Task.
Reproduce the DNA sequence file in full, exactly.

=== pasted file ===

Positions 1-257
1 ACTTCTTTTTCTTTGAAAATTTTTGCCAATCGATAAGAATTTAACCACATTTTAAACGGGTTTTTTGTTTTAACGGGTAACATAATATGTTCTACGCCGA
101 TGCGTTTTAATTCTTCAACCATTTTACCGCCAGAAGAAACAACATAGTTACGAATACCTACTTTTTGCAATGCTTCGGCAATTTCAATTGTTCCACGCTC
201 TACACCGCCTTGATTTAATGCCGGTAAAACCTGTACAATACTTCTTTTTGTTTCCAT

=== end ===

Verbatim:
Positions 1-257
1 ACTTCTTTTTCTTTGAAAATTTTTGCCAATCGATAAGAATTTAACCACATTTTAAACGGGTTTTTTGTTTTAACGGGTAACATAATATGTTCTACGCCGA
101 TGCGTTTTAATTCTTCAACCATTTTACCGCCAGAAGAAACAACATAGTTACGAATACCTACTTTTTGCAATGCTTCGGCAATTTCAATTGTTCCACGCTC
201 TACACCGCCTTGATTTAATGCCGGTAAAACCTGTACAATACTTCTTTTTGTTTCCAT